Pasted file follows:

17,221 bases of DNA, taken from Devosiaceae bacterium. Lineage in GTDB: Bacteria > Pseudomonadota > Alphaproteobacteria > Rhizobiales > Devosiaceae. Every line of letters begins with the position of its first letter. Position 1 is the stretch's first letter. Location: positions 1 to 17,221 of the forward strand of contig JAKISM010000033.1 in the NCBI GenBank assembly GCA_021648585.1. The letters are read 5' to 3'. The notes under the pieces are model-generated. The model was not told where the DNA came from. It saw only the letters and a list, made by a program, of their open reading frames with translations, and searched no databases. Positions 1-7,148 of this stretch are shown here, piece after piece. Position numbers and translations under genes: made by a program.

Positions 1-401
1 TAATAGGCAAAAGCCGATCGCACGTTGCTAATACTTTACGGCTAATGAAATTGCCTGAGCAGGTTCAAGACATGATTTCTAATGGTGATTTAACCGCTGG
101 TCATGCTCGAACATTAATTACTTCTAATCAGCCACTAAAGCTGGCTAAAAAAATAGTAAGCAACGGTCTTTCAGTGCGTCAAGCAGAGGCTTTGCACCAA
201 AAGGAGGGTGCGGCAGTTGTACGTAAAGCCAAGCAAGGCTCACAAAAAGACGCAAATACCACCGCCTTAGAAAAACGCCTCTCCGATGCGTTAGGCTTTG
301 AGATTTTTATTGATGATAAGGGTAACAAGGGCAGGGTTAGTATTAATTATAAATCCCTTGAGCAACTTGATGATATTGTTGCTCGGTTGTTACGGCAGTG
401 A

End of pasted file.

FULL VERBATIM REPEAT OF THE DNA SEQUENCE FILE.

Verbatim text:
17,221 bases of DNA, taken from Devosiaceae bacterium. Lineage in GTDB: Bacteria > Pseudomonadota > Alphaproteobacteria > Rhizobiales > Devosiaceae. Every line of letters begins with the position of its first letter. Position 1 is the stretch's first letter. Location: positions 1 to 17,221 of the forward strand of contig JAKISM010000033.1 in the NCBI GenBank assembly GCA_021648585.1. The letters are read 5' to 3'. The notes under the pieces are model-generated. The model was not told where the DNA came from. It saw only the letters and a list, made by a program, of their open reading frames with translations, and searched no databases. Positions 1-7,148 of this stretch are shown here, piece after piece. Position numbers and translations under genes: made by a program.

Positions 1-401
1 TAATAGGCAAAAGCCGATCGCACGTTGCTAATACTTTACGGCTAATGAAATTGCCTGAGCAGGTTCAAGACATGATTTCTAATGGTGATTTAACCGCTGG
101 TCATGCTCGAACATTAATTACTTCTAATCAGCCACTAAAGCTGGCTAAAAAAATAGTAAGCAACGGTCTTTCAGTGCGTCAAGCAGAGGCTTTGCACCAA
201 AAGGAGGGTGCGGCAGTTGTACGTAAAGCCAAGCAAGGCTCACAAAAAGACGCAAATACCACCGCCTTAGAAAAACGCCTCTCCGATGCGTTAGGCTTTG
301 AGATTTTTATTGATGATAAGGGTAACAAGGGCAGGGTTAGTATTAATTATAAATCCCTTGAGCAACTTGATGATATTGTTGCTCGGTTGTTACGGCAGTG
401 A